Azathioprine and MMF
Inhibitors of purine and pyrimidine synthesis
This class of drugs is used for chronic immunosuppression. The two major antimetabolites in clinical use are azathioprine and mycophenolate mofetil (MMF).
Azathioprine is metabolized to 6-mercapto purine (6-MP), which is further converted to thioinosine monophosphate (TIMP). This molecule inhibits key enzymes in the de novo pathway of purine synthesis: adenosine monophosphate (AMP) and guanosine monophosphate (GMP).
MMF is metabolized to mycophenolic acid, which is a non-competitive inhibitor of IMPDH, the enzyme that converts inosine monophosphate (IMP) to GMP. Bone marrow suppression and increased risk of malignancy are the major toxicities associated with antimetabolites. Mycophenolate mofetil is associated with more gastrointestinal side effects than azathioprine.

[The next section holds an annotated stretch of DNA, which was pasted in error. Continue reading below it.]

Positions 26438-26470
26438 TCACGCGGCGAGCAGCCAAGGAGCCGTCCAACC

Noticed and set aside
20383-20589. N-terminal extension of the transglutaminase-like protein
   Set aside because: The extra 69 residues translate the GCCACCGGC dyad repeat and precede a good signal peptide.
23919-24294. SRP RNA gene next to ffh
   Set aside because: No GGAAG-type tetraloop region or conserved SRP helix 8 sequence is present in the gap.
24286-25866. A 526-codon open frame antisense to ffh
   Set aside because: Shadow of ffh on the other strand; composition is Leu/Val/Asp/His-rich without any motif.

Cytotoxic agents such as azathioprine are effective immunosuppressants because they
Extra info: Azathioprine is a phase-specific cytotoxic agent that functions by inhibiting purine synthesis. The other answers are wrong because azathioprine is nonspecific, is not an alkylating agent and has no effect on immune complexes.